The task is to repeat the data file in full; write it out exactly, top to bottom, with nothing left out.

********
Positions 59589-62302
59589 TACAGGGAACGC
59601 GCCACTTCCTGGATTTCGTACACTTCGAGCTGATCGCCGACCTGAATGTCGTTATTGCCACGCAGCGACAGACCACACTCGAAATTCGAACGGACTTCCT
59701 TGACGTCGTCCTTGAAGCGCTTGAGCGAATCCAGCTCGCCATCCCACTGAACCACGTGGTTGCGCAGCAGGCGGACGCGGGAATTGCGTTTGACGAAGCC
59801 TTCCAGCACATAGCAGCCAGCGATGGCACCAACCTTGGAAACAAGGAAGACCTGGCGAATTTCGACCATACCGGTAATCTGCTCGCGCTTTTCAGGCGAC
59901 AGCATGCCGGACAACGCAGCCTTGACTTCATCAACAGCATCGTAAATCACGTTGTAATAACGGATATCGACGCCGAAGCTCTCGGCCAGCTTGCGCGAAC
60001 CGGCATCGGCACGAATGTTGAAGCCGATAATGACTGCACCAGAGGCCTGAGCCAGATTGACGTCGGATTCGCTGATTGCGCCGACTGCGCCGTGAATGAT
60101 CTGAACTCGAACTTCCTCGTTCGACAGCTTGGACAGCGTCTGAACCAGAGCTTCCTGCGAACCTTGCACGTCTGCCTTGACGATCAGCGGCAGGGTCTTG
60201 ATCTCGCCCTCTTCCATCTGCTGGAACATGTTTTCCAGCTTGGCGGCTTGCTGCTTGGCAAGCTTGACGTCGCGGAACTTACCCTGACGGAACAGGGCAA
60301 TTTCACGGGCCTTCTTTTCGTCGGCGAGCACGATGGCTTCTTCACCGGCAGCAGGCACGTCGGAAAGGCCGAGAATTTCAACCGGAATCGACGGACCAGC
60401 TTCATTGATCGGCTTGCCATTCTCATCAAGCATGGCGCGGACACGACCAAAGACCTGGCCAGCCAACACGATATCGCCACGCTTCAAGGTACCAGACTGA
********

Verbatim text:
Positions 59589-62302
59589 TACAGGGAACGC
59601 GCCACTTCCTGGATTTCGTACACTTCGAGCTGATCGCCGACCTGAATGTCGTTATTGCCACGCAGCGACAGACCACACTCGAAATTCGAACGGACTTCCT
59701 TGACGTCGTCCTTGAAGCGCTTGAGCGAATCCAGCTCGCCATCCCACTGAACCACGTGGTTGCGCAGCAGGCGGACGCGGGAATTGCGTTTGACGAAGCC
59801 TTCCAGCACATAGCAGCCAGCGATGGCACCAACCTTGGAAACAAGGAAGACCTGGCGAATTTCGACCATACCGGTAATCTGCTCGCGCTTTTCAGGCGAC
59901 AGCATGCCGGACAACGCAGCCTTGACTTCATCAACAGCATCGTAAATCACGTTGTAATAACGGATATCGACGCCGAAGCTCTCGGCCAGCTTGCGCGAAC
60001 CGGCATCGGCACGAATGTTGAAGCCGATAATGACTGCACCAGAGGCCTGAGCCAGATTGACGTCGGATTCGCTGATTGCGCCGACTGCGCCGTGAATGAT
60101 CTGAACTCGAACTTCCTCGTTCGACAGCTTGGACAGCGTCTGAACCAGAGCTTCCTGCGAACCTTGCACGTCTGCCTTGACGATCAGCGGCAGGGTCTTG
60201 ATCTCGCCCTCTTCCATCTGCTGGAACATGTTTTCCAGCTTGGCGGCTTGCTGCTTGGCAAGCTTGACGTCGCGGAACTTACCCTGACGGAACAGGGCAA
60301 TTTCACGGGCCTTCTTTTCGTCGGCGAGCACGATGGCTTCTTCACCGGCAGCAGGCACGTCGGAAAGGCCGAGAATTTCAACCGGAATCGACGGACCAGC
60401 TTCATTGATCGGCTTGCCATTCTCATCAAGCATGGCGCGGACACGACCAAAGACCTGGCCAGCCAACACGATATCGCCACGCTTCAAGGTACCAGACTGA